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I tried to alter a table without paying attention to the size, and MySQL ate up all the free space on the drive. I deleted a million or so old records but the space was still being used.

Googling suggested that restarting the MySQL server would help, but the server won't start: [FAIL] /etc/init.d/mysql: ERROR: The partition with /var/lib/mysql is too full! ... failed!

So now I'm a bit stuck. My database only has one (very big) table:

# ls -lh
total 18G
-rw-r--r-- 1 mysql mysql    0 Sep 25  2014 debian-5.5.flag
-rw-rw---- 1 mysql mysql  18G Jul 13 15:17 ibdata1
-rw-rw---- 1 mysql mysql 5.0M Jul 13 15:17 ib_logfile0
-rw-rw---- 1 mysql mysql 5.0M Jul 13 15:15 ib_logfile1
drwx------ 2 mysql mysql 4.0K Jul 13 11:44 log
drwx------ 2 mysql mysql 4.0K Sep 25  2014 mysql
-rw------- 1 mysql mysql    6 Sep 25  2014 mysql_upgrade_info
drwx------ 2 mysql mysql 4.0K Sep 25  2014 performance_schema
drwx------ 2 mysql mysql 4.0K Dec  4  2013 test

So, specifically, my question is: how do I free up the drive space that MySQL used when I tried to alter a large table?

[edit]I should mention that I've got no space on any other drives, and I can't change the size of the drive either :-(

[edit2]In response to comments:

mysql> OPTIMIZE TABLE `emails`;
+------------+----------+----------+-------------------------------------------------------------------+
| Table      | Op       | Msg_type | Msg_text                                                          |
+------------+----------+----------+-------------------------------------------------------------------+
| log.emails | optimize | note     | Table does not support optimize, doing recreate + analyze instead |
| log.emails | optimize | error    | The table '#sql-8aa_25' is full                                   |
| log.emails | optimize | status   | Operation failed                                                  |
+------------+----------+----------+-------------------------------------------------------------------+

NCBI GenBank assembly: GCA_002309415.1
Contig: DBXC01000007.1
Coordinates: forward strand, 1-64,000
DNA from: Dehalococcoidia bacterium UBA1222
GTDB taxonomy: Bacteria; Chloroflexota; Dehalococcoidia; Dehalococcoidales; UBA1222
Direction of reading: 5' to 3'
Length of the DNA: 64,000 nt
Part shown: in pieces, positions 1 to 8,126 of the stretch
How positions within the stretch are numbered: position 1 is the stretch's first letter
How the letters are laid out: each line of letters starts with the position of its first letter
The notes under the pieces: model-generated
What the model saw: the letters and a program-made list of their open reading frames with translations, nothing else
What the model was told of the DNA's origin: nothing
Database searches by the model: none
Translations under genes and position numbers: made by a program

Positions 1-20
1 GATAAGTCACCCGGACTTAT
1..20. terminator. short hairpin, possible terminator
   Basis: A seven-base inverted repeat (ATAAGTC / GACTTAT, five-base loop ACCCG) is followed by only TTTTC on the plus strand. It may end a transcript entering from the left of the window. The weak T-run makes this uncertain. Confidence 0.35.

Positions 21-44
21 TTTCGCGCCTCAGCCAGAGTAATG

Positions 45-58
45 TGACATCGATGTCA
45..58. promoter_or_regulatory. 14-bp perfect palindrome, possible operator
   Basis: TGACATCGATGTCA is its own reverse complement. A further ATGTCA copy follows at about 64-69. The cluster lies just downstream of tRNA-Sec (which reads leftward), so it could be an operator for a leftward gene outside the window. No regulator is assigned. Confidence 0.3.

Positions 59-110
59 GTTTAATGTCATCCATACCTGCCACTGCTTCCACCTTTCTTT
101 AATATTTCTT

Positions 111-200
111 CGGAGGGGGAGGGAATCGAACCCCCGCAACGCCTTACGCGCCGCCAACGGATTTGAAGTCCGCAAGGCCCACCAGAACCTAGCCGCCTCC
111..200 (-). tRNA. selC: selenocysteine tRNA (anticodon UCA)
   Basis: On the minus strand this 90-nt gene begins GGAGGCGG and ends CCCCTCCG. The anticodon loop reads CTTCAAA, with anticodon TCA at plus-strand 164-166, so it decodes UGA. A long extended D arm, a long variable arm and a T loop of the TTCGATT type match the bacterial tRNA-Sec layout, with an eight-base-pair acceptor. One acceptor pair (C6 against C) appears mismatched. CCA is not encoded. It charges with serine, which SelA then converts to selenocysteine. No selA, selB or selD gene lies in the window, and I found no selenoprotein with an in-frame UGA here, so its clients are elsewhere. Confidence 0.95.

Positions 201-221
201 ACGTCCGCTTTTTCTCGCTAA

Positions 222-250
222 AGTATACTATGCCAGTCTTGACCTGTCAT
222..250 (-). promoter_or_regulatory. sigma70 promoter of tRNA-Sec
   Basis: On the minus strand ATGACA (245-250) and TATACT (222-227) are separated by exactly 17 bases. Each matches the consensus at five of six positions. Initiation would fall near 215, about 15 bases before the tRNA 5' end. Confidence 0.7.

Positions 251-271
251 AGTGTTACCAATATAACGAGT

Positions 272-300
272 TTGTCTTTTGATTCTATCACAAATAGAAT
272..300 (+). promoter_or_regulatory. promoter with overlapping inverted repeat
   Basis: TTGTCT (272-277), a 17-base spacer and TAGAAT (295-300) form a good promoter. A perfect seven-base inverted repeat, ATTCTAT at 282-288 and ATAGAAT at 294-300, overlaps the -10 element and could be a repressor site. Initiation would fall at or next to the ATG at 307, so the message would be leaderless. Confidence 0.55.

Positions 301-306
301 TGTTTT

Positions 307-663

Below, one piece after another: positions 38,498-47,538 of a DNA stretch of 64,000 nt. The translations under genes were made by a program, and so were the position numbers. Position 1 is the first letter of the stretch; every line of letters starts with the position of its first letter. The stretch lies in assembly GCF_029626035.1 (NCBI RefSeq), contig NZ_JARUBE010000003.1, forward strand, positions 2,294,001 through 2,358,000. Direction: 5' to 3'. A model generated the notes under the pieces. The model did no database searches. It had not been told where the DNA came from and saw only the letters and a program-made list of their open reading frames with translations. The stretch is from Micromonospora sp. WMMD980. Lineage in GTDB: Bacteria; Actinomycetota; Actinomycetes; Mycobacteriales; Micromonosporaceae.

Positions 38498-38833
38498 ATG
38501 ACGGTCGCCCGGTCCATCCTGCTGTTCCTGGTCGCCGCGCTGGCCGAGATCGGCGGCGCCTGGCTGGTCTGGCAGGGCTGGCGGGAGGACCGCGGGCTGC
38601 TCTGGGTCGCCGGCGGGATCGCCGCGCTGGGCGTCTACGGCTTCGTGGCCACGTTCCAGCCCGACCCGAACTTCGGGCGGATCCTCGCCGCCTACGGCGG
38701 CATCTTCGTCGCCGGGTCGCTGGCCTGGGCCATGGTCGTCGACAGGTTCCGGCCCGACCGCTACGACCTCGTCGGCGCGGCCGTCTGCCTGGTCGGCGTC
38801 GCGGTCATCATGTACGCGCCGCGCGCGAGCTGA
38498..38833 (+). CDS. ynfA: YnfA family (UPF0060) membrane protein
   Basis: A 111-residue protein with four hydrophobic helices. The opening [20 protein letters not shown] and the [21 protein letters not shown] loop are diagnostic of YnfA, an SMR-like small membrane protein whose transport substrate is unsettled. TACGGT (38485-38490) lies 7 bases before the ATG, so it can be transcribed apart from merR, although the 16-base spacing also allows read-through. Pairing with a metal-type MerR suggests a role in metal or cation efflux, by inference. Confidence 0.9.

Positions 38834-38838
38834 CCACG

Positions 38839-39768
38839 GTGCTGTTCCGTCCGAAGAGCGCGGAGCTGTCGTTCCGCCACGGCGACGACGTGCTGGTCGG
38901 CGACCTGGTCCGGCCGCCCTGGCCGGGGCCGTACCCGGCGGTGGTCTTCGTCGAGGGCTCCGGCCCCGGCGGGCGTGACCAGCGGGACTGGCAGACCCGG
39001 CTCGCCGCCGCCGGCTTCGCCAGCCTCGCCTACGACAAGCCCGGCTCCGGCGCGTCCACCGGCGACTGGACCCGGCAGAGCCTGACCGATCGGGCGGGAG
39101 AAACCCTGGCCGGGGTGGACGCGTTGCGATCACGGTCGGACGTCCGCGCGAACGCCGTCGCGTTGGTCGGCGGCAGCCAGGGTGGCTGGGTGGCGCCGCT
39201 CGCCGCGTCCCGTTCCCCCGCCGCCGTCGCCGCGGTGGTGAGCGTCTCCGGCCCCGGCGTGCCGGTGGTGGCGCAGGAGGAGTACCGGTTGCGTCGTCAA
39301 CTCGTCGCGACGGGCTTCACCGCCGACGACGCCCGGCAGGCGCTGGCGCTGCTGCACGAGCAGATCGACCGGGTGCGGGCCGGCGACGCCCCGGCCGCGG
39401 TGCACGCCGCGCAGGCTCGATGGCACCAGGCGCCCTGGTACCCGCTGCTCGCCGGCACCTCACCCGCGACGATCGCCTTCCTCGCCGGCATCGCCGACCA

3 rows in set, 1 warning (1 hour 12 min 10.62 sec)

# df -h
Filesystem      Size  Used Avail Use% Mounted on
rootfs           20G   19G     0 100% /
udev             10M     0   10M   0% /dev
tmpfs           100M  128K  100M   1% /run
/dev/xvda1       20G   19G     0 100% /
tmpfs           5.0M     0  5.0M   0% /run/lock
tmpfs           200M     0  200M   0% /run/shm
  • What is the output of df -h? You may need to be root to run this command. – Vérace Jul 14 '16 at 3:58
  • you may have to run optimize table to claim the free space, MySQL doesn't free up space by just deleting the records. This usually happens due to alter table's default behavior of copying the table, do check of using alter table inplace rather than alter table copy if you are using MySQL>5.6 – Nawaz Sohail Jul 14 '16 at 8:45
  • @NawazSohail - response in the original post, to preserve formatting. – Grim... Jul 14 '16 at 9:34
  • @Vérace - response in the original post, to preserve formatting. – Grim... Jul 14 '16 at 9:35
  • @NawazSohail I've only got version 5.5.38. Would upgrading help? – Grim... Jul 14 '16 at 9:39
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Find the file #sql-8aa_25 and remove it. It is probably in the same directory where the database is.

If you did a kill -9, mysqld did not get a chance to remove the tmp file.

| improve this answer | |
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I would do 1 of two things:

Use a zip drive or similar to copy the db to another system. With disks being so cheap - 32GB USB stick available in Europe for €12, can't you use one of those? Then, copy your datadir onto it, restore it on another machine. These days, even the most feeble laptop (or a decent tablet) should be able to cope with a db of 32GB. You might want to gzip it first before copying.

Failing that, you could install more RAM and set up an in-memory file system as explained very well in these two articles (first, second) - other links available on Googling "linux put a partition in ram".

Furthermore, after recovering my data, I would consign that machine to the great server room in the sky. It has apparently come to the end of its useful life (although see this :-) ).

Finally, in future remember that Unix tends to do lots of caching and swapping and gets very cranky if you don't have some disk space in reserve. So set up some sort of monitoring that warns you when disk space usage is over 75%.

p.s. out of curiosity, what is this machine and what OS are you running?

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  • Thanks for your comment. It's a cloud server running Debian. Since writing this question I've created an instance of it and rebuilt it on a bigger server, which feels a bit cheaty, but there you go. – Grim... Jul 14 '16 at 15:32

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